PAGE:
[important]Viewpoint: Please note that the views expressed in this article are solely that of the author and does not reflect any opinion of the newspaper.[/important]
On an icy day in January 2003, a small group of volunteers from throughout Southwest Virginia sat around a pot-bellied stove at the Carter Family Fold and planned The Crooked Road. Lunch was prepared and a fervent blessing said by Jeanette Carter. The Crooked Road has always been, and continues to be, about the traditional music of Southwest Virginia.
Over the last 10 years, The Crooked Road has sought to unite the communities of Southwest Virginia through their shared musical heritage. The unified nature of this initiative has also been its strength, allowing the region to establish and benefit economically from having an internationally known brand for authentic traditional music.
The Crooked Road believes it can best serve the region in the role of a unifying entity. Although a significant number of localities have supported it, the proposed Crooked Road National Heritage Area designation has not unified the entire region. Without that unity of purpose, The Crooked Road has decided to discontinue its current pursuit of the designation and focus on other important programs such as traditional music education, marketing of venues, strengthening travel industry connections, and development of a branded Crooked Road radio program to name a few.
The Crooked Road organization remains convinced that a National Heritage Area would be of great benefit to the region. Critics of the designation have made numerous claims of adverse effects, most notably that Heritage Areas are a threat to property rights. The Crooked Road diligently researched these claims and could not find a factual basis for them. The independent and well-respected Weldon Cooper Center researched these claims on behalf of local government and could not find a factual basis for them. We are not aware that critics of the designation have provided anyone with a factual basis for those claims either.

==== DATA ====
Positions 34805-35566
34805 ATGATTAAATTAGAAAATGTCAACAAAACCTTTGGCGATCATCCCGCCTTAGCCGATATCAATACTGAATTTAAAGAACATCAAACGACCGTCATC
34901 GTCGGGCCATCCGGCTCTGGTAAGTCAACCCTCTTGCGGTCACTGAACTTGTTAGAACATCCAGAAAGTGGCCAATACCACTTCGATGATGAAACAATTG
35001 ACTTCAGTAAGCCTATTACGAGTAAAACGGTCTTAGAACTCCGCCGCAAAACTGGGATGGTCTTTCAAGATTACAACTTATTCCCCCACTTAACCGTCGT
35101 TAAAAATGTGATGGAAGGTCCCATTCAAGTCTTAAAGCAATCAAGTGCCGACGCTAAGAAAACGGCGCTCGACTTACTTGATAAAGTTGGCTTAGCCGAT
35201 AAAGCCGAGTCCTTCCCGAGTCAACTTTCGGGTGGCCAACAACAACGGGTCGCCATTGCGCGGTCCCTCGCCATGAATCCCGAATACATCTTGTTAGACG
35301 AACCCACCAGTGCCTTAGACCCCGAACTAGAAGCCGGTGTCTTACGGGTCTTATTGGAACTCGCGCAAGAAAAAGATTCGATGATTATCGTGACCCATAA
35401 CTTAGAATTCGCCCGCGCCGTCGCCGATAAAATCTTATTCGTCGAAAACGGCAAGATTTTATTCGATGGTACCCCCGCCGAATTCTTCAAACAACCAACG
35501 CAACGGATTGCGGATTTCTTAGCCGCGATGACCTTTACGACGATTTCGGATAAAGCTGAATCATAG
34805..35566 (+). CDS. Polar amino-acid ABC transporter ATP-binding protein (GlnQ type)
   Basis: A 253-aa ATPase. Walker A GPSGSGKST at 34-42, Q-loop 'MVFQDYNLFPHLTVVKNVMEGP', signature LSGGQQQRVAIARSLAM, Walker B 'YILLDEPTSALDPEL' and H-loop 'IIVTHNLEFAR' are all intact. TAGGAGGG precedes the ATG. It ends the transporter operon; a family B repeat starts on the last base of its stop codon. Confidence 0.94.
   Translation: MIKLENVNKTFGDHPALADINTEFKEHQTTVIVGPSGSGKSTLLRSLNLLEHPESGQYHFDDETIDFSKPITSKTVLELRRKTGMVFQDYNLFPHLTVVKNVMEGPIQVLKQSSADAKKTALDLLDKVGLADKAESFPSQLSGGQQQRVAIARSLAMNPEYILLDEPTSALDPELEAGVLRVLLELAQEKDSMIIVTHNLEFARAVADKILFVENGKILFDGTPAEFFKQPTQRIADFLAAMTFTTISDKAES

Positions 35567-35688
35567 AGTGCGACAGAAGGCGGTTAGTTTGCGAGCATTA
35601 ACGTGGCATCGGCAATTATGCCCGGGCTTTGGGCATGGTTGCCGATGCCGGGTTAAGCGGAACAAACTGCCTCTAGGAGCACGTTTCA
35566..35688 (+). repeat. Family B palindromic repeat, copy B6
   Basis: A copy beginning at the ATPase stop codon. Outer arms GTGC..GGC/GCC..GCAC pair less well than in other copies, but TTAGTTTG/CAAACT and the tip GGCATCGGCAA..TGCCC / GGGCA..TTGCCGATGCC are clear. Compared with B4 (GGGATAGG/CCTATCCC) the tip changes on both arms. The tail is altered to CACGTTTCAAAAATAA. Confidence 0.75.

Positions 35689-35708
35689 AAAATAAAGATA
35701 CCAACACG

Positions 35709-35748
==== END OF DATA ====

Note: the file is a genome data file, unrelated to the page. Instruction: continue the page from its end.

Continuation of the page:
The most compelling evidence that Heritage Areas do indeed benefit communities can be found simply by looking across the state line in three directions. Local government leaders in North Carolina, Tennessee and West Virginia confirmed that their existing Heritage Areas have not impacted property rights in any way. Far from having adverse effects, these Heritage Areas are providing their regions with valuable support for cultural tourism and economic value through promotion of their cultural assets.
The Crooked Road has an obligation to seek out opportunities that can benefit the region, especially when it involves revenue sources that can help stretch local funding. A National Heritage Area designation is such an opportunity. The Crooked Road is supported and operated by the communities of Southwest Virginia and deciding to pursue a National Heritage Area designation should be their decision. The Crooked Road organization also believes that decision should be made with as much unanimity as possible. That unanimity of purpose does not currently exist for the National Heritage Area. Regardless, the many localities and other stakeholders who provided letters and resolutions of support are acknowledged and appreciated.
The Crooked Road looks forward to finding new and exciting ways of assisting the communities of Southwest Virginia in celebrating their unique musical heritage.